Business speak completely confuses me. My department(the IT department in a large bureaucracy) claims to be going through a "re-alignment" to become a "service oriented organization." What does that actually mean?

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    Varies GREATLY by company culture, but in very broad strokes: Re-alignment = new policies, Re-Organization = new management structure. Service Oriented Organization = we're going to try to make other departments like us, again. Again, vague terms that mean many things to many people. Commented Feb 6, 2015 at 23:38
  • @WesleyLong i thought you might as well put it as an answer, but it it looks like you done got bushwacked
    – bharal
    Commented Feb 6, 2015 at 23:47
  • All those mean is that "change is coming". The only people that know what form the change will take are the ones that are architecting it. Although as a general rule it means someone is losing their job.
    – NotMe
    Commented Feb 7, 2015 at 21:56
  • Honestly? It determines which box you cross off in Buzzword Bingo.
    – Blrfl
    Commented Feb 9, 2015 at 3:18

5 Answers 5


These terms are deliberately vague and there is no industry standard definition. Both terms usually refer to (1) laying off employees and/or (2) changing the management structure and goals.

Focusing on the first point, hiring and firing, "re-organization" and "re-alignment" can be euphemisms for firing a portion of a department, usually to save money. Terms like this avoid panic but still communicate the intention.

Regarding the second point, changing management structure and goals, management usually separates one department from others, identifies the interactions or "services" offered to/by other departments and charges for them. This helps understand what the department does, what resources it consumes/provides and ensuring fair payment or funding between departments.

In extreme cases, this may be a precursor to outsourcing. If the departments are separated and are used to specifying, tracking and paying for services, there is no reason why some or all services need to be provided by the same company. However, it is more likely to just be a cost tracking and containment exercise.


If there is any difference -- and usually there isn't -- realignment is about adjusting the company to better fit market needs and reorg is about making it more efficient. But the two overlap strongly and very few folks really care what it's called except outside analysts who don't have any other details to pontificate about.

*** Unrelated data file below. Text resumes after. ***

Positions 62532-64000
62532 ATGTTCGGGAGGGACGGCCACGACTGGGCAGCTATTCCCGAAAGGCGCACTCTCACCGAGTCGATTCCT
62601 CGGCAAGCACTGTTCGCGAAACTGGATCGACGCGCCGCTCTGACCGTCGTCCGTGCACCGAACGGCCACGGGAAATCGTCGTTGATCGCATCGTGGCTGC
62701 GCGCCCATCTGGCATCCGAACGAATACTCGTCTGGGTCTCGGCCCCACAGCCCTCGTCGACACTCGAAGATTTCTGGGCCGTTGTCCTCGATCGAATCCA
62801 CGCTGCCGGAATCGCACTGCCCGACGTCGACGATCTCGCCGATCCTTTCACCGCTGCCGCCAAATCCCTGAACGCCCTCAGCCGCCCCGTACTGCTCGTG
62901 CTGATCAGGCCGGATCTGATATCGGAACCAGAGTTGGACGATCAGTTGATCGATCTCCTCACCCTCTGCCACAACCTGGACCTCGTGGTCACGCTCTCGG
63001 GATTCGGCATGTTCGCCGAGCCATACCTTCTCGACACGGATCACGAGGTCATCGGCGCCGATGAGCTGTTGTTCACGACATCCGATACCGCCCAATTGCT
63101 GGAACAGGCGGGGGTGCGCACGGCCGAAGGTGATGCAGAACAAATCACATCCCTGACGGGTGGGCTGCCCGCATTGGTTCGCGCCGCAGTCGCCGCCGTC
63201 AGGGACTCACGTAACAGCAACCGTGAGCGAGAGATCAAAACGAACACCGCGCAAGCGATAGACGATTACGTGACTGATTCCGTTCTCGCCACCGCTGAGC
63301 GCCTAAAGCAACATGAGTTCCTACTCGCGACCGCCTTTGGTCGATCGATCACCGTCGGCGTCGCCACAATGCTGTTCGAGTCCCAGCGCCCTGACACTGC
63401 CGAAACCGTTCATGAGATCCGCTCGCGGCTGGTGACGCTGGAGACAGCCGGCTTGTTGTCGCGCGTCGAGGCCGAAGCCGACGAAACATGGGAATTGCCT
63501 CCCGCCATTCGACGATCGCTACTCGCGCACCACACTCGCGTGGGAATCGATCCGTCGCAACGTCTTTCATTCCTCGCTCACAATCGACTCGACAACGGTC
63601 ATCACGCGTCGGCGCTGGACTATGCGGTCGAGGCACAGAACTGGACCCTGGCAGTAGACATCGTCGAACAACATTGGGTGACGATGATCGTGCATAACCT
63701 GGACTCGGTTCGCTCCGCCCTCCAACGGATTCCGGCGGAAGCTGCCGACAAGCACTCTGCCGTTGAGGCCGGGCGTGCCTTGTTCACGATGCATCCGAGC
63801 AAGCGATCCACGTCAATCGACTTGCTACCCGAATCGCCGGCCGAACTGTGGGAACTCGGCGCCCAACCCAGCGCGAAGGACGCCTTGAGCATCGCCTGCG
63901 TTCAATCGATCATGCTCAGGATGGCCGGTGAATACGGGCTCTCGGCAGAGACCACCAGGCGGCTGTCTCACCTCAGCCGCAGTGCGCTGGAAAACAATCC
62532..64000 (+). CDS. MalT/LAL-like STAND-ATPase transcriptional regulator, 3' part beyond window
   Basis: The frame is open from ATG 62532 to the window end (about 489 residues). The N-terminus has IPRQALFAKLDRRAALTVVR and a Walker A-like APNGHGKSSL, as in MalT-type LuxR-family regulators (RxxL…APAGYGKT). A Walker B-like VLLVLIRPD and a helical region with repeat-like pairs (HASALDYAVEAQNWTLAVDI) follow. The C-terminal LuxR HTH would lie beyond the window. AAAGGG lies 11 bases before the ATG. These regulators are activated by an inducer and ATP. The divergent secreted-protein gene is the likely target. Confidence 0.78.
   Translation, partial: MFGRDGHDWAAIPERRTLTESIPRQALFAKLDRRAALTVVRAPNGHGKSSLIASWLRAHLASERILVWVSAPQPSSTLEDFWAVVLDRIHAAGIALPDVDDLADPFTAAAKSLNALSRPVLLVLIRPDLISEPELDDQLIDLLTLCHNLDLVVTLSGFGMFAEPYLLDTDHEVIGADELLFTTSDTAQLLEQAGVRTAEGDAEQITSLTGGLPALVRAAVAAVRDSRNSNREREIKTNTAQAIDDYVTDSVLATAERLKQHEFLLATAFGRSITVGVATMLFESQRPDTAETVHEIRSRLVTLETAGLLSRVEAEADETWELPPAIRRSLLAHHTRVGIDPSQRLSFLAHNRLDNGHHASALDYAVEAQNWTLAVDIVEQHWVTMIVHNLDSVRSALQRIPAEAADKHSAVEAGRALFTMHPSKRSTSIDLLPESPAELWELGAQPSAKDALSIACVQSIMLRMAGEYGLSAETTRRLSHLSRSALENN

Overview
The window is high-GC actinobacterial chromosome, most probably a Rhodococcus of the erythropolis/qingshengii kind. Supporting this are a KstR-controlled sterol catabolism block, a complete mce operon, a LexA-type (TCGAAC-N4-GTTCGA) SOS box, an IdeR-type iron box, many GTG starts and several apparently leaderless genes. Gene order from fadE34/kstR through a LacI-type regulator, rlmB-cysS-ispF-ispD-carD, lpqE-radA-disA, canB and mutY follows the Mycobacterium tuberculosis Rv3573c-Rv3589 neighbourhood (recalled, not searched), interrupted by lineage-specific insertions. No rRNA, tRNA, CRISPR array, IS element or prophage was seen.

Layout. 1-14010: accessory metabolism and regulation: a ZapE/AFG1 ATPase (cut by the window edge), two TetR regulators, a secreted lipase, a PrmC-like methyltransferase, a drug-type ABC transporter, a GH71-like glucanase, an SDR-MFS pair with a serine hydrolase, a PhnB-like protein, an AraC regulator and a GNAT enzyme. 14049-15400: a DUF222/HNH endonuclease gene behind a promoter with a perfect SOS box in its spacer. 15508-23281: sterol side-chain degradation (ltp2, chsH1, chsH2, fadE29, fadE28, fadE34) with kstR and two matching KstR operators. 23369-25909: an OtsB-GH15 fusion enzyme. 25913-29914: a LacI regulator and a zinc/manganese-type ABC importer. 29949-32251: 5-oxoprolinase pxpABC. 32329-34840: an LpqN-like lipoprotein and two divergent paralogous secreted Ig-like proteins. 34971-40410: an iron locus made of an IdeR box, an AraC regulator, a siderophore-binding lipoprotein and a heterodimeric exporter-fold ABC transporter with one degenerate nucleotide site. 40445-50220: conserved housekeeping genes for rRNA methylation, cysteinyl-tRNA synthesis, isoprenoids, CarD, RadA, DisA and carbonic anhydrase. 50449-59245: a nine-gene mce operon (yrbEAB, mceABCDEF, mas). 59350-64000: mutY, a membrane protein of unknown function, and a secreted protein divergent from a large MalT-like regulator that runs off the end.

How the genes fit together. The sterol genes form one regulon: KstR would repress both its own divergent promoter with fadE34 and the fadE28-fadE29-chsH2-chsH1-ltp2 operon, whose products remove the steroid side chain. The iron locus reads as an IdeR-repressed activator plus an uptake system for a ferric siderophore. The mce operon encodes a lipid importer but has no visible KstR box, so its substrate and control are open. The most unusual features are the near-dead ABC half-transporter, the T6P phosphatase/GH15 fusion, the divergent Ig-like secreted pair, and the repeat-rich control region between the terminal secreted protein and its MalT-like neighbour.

It means there will be changes. They may be good changes, they may be bad changes. People may lose their jobs, people may get promoted, more people might be hired.

In general, in a re-organization, various organizational entitities will change their reporting relationships. Sometimes this happens because you have new CEO who wants to make a quick mark on the organization or wants to move the organization to a structure he is used to working in (in his mind HR should always report to Finance rather than being a separate group to take an example not chosen at random.), sometimes it happens for financial reasons so that they can eliminate levels of management, sometimes it happens due to sudden large growth and the need to add more people becasue managers can only directly supervise so many people. Sometimes it happens because one person leaves and they decide to move his/her subordinates rather than hire a new senior manager. I have been in reorganizations where the number of people remained the same, where we went for 200 people to 900 people and where we dropped a couple of hundred people. In a re-org thosough usually the job duties remain roughly the same but the actual workload is expanding or contracting.

In a realignment, they are generally changing the type of business responsibilites the organizational entities perform or the products they support. This means job duties (and qualificatiosn to perform those jobs) wil change for those affected.

Again, this can mean more work with fewer people, more work with more people, the same amount of work for the people who stay but job losses for those who supported a product that is no longer being sold, or a huge new workforce to support a blockbuster new product. Sometimes a realignment even happens to avoid a layoff, changing job duties of the people you want to keep when you contract out their other duties.

It could mean that instead of having 12 HR people with 4 doing recruiting and 8 handling benefits, that they will have 14 HR people with 10 doing recruiting and 4 doing benefits. In a case like this, they may be laying off and hiring at the same time depending on whether the benefits people who are losing their function are qualified to be recruiting people and/or whether they are perceived to be employees that the organization wants to keep.